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Industry Dynamics in the Hi-Fi Sector

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Industry dynamics in the hi-fi sector

Q1. Perform a SWOT analysis and use this to help think through the industry dynamics in the hi-fi sector. i. What are the opportunities and threats facing these specialist hi-fi firms?

* Internal diagnotic | STRENGHTS | WEAKNESSES | Marketing criteria | Product | Sound system at highest quality | | Price | Prenium prices can be a proof of quality | Premium prices are only dedicated to a small segment of customers | Promotion | | High costs of advertising | Place | Prime location: factories are in UK which has a potential appeal compared to other countries. | | Functional criteria | Functionning | One factory with access to a chain of retailers. | Few good suppliers with specialist materials.HRM has to recruit skilled staff what is difficult. | Resources | Financial | | Low turnover (million vs billion for Phillips: £20bn) and profitability (less than 2 million) | Human | Highly skilled workforce.Ability to recruit key talent. | | Technological | Patents of previous technology.High R&D | | Which is a value perceived by the customers | High brand value= High pricesCustomers are faithful to one brand. | Their reputation is not enough developped | Competencies | | Expertise :Produce sound system of the highest qualityKnowledge of high quality production and equipments | Provide an excellent customer service before and after salesExamples: * Naim: Not for profit repairs * Linn: Audition product before purchase |

* External diagnostic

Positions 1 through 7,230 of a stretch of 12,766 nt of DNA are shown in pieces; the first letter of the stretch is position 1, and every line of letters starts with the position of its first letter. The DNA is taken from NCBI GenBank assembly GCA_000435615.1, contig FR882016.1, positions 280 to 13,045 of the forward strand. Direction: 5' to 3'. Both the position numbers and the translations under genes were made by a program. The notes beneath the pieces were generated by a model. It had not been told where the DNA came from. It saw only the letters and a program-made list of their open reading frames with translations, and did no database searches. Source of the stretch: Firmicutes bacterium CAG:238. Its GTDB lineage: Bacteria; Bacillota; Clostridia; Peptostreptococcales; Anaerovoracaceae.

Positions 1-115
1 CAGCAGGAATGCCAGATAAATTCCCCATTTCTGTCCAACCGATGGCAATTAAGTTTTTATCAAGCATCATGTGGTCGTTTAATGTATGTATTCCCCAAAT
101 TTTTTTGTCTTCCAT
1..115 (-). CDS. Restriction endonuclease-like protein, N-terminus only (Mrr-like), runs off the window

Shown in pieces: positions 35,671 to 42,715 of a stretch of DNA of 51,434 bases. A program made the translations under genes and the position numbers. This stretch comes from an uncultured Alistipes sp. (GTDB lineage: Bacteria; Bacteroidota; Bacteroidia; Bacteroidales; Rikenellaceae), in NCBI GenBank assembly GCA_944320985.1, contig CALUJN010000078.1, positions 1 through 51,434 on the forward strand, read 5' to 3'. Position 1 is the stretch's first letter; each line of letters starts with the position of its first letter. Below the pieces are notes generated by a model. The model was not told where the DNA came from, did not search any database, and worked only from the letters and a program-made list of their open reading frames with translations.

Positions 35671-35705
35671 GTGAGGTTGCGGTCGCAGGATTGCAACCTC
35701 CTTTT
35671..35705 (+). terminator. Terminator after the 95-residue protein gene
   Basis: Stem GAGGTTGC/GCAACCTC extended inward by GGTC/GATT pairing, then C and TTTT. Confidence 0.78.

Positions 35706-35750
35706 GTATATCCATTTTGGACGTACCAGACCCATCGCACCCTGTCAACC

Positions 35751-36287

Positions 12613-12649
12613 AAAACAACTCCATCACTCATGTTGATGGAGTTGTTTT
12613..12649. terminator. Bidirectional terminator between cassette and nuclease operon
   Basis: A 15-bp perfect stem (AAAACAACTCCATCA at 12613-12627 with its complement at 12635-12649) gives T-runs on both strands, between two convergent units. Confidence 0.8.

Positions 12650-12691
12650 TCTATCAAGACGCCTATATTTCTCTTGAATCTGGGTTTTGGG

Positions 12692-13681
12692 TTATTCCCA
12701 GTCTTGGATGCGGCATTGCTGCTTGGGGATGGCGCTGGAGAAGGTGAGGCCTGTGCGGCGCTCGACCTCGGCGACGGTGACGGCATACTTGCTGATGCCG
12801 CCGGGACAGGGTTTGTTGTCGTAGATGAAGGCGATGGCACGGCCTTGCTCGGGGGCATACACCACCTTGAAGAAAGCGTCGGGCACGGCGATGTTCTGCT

| OPPORTUNITIES | THREATS | Macro-environment | Political | | | Economical | | CD sales and older technologies are declining (23%) whereas Ipod (207%) and MP3 are booming | Social | This kind of product can be classified as a esteem need* in the Maslow's hierarchy of needs. | It’s a market hit by fashion trends.Affordable technology is in demand.People focus more on quantity and fashion than quality. | Technological | | Internet : online music sales increaseInnovation: digital (Mp3, Mp4) vs. CD’s | Ecological | | | Legal | Illegal downloading of music andIntellectual property rights-patents generate opportunities for this market. | | | Micro-environment (Porter’s 5 forces) | Competitive rivalry(HIGH) | The 3 competitors for the same niche called audiophiles are Meridian, Linn and Naim. They are very similar in terms of structure, missions, capital (£10 to £35m of turnover) and they use a strategy of differentiation (high quality product). | They are (under consideration) small compared competitors of the market for audio and video products as Apple, Phillips, Sony (many billions pounds of turnover). | Supplier power(HIGH) | | A low number of suppliers, a strong brand, and differentiated products increase the switching cost and the bargaining power of suppliers. | Substitutes(LOW) | There is a lot of substitutes but it doesn’t deal with the same quality of product:-Products from Apple, Sony, Phillips-MP3 market -Docking stations as Bose (able to turn portable products into the basis for a home hi-fi system)-Online retailing of music (Apple with iTunes) | | Buyer power(LOW) | As specialists sell high quality products at high prices (from £1000 to £50 000) and they are only 3 on the audiophile market compared to their extensive retailers network, customers influence is low. | | New entrants(MODERATE) | Audio and video products is a saturated market by Apple, Phillips, Sony, Samsung, Thomson,…And the barriers for high brands as Meridian, Linn and Naim are higher because of a need of notoriety, links with good suppliers, patents, a large investment in R&D/advertising… | As factories have low capital requirements they are susceptible to new entrants especially if Apple decides to produce specialist system. |